It’s no surprise that consumer electronics have become increasingly dependent upon professional installation. Consider the following categories: satellite antennae, A/V distribution systems, projectors and screens, wholehouse control, lighting and dimming systems, content-sharing DVR networks, and of course wall-mounting and wire-pulling for flat-panel TVs. Want to talk about remote access to media servers and CCTV cameras via Ethernet? A system’s operation is programming intensive and depends on physical installation, which requires construction expertise. There’s so much going on behind your walls and in your attic. I wouldn’t want to take responsibility for all of it at my house, and I know my wife wouldn’t want me to, either. I bang up my walls enough, schlepping a retractable ladder from the garage up three flights of stairs to the master bedroom just to change a 9-volt smoke alarm battery. Drill holes in my walls? Me? Are you kidding? In this article, I’ll help you find your closest local professional installers and provide an easy method to help you make the right selection.
One of the myths about lighting control systems is that you can only install them if you’re building a new house, where the walls aren’t built yet, or if you’re performing a major remodel, where all of the walls are torn down. This myth perpetuates on the assumption that you need to run lots of wire while the framing is exposed. It’s true that once the drywall is up, pulling wire becomes prohibitively expensive because of the labor required. But I’m here to bust the myth that you can’t have fun with your lighting in a finished home. In the case of lighting dimming control, you can enjoy many of the features you’d find in a whole-house wired system, without the wire and the accompanying labor expense.
Simple tools to create the ideal lighting environment for your home theater.
When you go to a movie theater, you get your first indication that the movie is about to begin when the lights turn off. So what's the big deal over lighting systems if we only plan to watch movies in the dark?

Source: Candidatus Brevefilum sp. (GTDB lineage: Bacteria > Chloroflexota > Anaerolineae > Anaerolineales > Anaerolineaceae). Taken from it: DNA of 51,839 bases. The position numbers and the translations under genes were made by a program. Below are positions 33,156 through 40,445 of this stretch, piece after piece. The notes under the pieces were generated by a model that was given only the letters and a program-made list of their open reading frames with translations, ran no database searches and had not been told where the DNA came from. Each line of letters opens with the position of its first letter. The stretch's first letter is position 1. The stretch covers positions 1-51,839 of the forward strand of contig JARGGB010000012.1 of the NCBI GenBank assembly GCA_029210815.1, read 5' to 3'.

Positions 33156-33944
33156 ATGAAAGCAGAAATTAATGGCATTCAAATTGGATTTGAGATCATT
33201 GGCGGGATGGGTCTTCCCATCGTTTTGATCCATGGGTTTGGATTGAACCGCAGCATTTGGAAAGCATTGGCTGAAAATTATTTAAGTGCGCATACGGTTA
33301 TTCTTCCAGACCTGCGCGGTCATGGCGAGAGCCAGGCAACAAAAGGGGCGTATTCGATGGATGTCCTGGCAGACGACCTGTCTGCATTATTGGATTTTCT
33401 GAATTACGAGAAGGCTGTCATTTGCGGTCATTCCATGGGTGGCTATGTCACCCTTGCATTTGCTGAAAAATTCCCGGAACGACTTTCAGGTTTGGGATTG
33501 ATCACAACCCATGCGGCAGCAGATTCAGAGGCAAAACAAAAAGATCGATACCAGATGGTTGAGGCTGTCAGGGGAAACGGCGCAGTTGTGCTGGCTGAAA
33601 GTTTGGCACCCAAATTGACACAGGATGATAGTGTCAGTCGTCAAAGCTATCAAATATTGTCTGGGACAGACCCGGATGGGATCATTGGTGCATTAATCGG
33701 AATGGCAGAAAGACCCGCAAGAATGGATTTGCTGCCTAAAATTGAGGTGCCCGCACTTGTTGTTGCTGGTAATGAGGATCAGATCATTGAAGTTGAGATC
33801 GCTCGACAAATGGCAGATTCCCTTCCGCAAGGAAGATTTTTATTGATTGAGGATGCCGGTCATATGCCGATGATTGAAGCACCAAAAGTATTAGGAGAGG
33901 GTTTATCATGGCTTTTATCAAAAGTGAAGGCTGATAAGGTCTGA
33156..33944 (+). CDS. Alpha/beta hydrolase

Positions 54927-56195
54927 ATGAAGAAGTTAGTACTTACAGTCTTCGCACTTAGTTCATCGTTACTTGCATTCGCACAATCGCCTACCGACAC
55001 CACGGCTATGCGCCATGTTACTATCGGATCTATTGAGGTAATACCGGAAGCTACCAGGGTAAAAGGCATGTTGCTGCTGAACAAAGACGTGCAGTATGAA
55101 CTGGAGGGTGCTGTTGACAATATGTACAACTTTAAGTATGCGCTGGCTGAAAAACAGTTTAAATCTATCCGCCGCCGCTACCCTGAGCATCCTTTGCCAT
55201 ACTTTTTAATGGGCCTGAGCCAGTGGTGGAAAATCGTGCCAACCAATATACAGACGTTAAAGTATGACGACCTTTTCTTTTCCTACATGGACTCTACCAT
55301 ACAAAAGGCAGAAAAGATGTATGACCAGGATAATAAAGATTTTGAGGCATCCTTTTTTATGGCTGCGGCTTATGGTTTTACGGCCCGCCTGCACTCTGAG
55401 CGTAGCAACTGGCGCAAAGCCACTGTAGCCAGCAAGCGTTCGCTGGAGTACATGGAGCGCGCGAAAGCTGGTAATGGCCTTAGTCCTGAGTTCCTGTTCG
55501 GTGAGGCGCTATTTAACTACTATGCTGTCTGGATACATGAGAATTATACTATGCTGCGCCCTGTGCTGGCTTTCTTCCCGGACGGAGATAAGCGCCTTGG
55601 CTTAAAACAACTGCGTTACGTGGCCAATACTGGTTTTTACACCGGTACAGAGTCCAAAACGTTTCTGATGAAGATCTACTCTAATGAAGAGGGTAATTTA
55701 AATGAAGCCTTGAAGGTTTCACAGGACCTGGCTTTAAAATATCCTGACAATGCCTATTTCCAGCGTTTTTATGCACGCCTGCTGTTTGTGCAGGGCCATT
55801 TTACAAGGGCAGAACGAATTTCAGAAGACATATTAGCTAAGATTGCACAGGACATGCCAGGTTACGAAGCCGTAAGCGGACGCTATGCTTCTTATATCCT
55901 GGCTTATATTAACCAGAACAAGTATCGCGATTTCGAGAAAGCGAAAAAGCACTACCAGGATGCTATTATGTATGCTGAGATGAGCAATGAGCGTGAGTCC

It’s 11:00 on a Sunday night. Your honey just went up to bed and you can’t wait to crank up your latest Blu-ray acquisition: Jimi Plays Berkeley, a long-forgotten 1970 documentary that has been restored and remixed in 5.1 surround. Seconds after Hendrix rips into the first number, the dreaded foot stomping from above begins. The party’s over before it even starts. Last time it was a cataclysmic crescendo from Inception that did you in. Frustrated, you vow to remedy the situation and, once and for all, soundproof the family room that doubles as your home theater.
Inside tips from the pros can save you hundreds of dollars in speaker-wire installation costs.
When you build a home theater, one of the biggest expenses is the labor for installing the speaker wire. The greater the obstacles, the more time and expense involved. However, you can conquer the majority of wiring situations with a little know-how and ingenuity. Here's how:
Tips for selecting and installing a front-projection screen.
What’s keeping you from taking the front-projection plunge? Is it a belief that projection systems are still only for the rich and famous, consisting of $15,000 projectors, movie-theater-sized screens, and elaborate masking systems, controlled by advanced touchpanels? The entry-level projector roundup on page 38 of this issue is proof that there’s a 1080p projector to suit almost any budget, and the same is true for theater screens.